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“Life is like that: it heats up and cools down, tightens and then loosens, settles down and arouses. What life wants from us is courage." As if guided by the wisdom of Guimarães Rosa, Renata Egreja accumulates the moods of life on her large-format canvases, recording day by day the fury, then the gentleness, the wide movement, then the desire to erase everything. When quiet, she paints with gratitude for life; when restless, she paints with the fury of someone who knows the inevitable finitude of life. It goes like this, shuffling life, courage towards life and painting.


The gesture that was once restrained, to the point of tracing the outline of a flower, the next day is uncontrolled, splashing liquid paint all over the canvas. Each painting is made up of several layers of these moods. One overlaps the other, or rather, rests on top of the other, without hiding it. They coexist as we do with the passing days, some of tranquility, others of despair. And it follows. This record of psychic states intersects a diary of travels and cultures that the artist has experienced in the past years, mixing very Brazilian carnival colors with Indian iconography.


How many verbs are marked on these screens? Spreading, pouring, lifting, scraping, contouring, splashing, hitting, smudging, mixing, throwing, applying, pasting, tracing, filling. To end these cataclysms of vital energy, the artist closes the canvas with a key, which is always a linear pattern traced in the uppermost layer: lines that make the shutter painting (and who dares to open this shutter and look at the misshapen mass of life?), a flower that crosses the canvas from top to bottom, gently containing the days gone by, which still pulse in the composition, little flags that separate the chaotic party from the real world, drawn in movements that mimic the cursive writing. Still in parallel with writing, if these canvases were texts, they would be colloquial prose, in which the delight is in the wrong spelling and in the shaky grammar, which forms a space for spontaneous expressiveness. And, starting in the years in which the Brazilian artist studied at the École de Beaux-Arts in Paris, these vernacular paintings lie between Guimarães Rosa and Raymond Queneau, without hiding the accents, the noises, the lack of finishing, in authentically convoluted phrases.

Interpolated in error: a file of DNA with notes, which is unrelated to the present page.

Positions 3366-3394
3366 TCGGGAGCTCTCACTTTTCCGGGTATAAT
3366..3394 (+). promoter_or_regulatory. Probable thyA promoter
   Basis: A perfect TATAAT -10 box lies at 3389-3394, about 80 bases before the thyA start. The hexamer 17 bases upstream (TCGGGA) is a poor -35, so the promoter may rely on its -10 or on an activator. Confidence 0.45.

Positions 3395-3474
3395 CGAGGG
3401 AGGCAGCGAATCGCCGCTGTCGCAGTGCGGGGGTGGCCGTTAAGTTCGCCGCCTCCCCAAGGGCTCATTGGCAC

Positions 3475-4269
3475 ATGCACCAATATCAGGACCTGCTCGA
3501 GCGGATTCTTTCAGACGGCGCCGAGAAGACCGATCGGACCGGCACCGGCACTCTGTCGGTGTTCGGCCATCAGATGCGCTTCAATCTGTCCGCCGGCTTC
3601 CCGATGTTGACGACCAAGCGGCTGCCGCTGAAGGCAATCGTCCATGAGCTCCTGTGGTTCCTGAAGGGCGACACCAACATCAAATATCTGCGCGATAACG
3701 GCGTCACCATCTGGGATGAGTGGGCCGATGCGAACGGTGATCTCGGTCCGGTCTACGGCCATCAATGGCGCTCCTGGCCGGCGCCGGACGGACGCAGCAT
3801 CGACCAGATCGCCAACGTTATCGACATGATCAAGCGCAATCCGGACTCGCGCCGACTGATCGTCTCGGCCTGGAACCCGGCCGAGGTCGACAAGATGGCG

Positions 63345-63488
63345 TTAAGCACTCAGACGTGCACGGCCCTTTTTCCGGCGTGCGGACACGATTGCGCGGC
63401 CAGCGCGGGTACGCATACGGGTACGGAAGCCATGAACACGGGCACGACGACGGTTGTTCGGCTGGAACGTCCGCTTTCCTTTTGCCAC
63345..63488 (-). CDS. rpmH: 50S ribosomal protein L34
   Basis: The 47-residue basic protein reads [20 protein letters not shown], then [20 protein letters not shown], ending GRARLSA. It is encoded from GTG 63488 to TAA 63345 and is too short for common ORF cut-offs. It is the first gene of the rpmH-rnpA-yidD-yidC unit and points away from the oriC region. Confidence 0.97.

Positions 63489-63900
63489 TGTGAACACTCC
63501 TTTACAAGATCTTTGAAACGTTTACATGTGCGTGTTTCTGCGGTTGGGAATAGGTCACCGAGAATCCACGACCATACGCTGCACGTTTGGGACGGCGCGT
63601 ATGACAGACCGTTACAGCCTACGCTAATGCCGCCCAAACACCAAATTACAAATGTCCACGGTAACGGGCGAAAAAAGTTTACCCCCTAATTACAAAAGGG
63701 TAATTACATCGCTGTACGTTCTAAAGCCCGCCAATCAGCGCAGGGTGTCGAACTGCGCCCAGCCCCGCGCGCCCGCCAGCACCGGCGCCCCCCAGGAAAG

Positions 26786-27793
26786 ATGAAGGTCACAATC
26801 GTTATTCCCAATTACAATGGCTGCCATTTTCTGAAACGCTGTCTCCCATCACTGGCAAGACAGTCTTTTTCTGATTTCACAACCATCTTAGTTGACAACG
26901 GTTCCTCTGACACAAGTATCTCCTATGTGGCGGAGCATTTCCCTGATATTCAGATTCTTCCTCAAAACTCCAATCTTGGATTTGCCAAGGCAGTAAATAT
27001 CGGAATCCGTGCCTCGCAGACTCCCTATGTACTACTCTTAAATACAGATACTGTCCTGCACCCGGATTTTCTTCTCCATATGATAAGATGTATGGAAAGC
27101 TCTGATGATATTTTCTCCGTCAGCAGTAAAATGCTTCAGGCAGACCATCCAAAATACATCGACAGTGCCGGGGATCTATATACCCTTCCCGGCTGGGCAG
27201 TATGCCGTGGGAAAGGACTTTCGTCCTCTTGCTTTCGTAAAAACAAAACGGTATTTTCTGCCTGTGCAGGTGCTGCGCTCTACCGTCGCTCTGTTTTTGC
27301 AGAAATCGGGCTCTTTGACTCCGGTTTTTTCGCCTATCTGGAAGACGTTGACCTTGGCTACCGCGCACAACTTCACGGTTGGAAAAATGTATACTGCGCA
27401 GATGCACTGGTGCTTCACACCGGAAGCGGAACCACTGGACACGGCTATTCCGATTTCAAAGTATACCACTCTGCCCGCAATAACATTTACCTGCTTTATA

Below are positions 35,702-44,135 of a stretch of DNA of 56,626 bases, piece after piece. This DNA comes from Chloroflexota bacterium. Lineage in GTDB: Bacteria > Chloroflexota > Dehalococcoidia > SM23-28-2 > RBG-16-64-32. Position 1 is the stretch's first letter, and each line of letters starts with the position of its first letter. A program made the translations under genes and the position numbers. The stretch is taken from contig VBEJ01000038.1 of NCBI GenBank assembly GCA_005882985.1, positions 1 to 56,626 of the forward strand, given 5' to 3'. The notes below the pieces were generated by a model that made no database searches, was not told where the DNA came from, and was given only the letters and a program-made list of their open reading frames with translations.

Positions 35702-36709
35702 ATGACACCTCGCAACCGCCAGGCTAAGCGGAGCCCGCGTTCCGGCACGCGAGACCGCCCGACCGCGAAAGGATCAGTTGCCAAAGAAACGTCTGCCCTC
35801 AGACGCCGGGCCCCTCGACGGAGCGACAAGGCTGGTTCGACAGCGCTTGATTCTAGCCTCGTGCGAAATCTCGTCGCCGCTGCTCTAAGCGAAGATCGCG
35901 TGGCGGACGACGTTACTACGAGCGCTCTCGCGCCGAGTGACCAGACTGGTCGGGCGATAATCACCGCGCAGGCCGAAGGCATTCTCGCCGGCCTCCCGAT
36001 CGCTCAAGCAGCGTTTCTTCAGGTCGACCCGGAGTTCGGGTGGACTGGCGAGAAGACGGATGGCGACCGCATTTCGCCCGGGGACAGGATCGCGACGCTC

“There's nothing more beautiful than dying at a party. For me, the painting represents this drama, of dying at a party”, says the artist. Paint to continue, to make vital energy flow from the body. Raising every day. When it dries up and the party is over, it was lived well; then it is to pass the key and go to the next one. Canvas? Life? All wrapped up. If the painting is over, start over with a new painting. "


To Zipper Galeria,

Paula Braga, 2010

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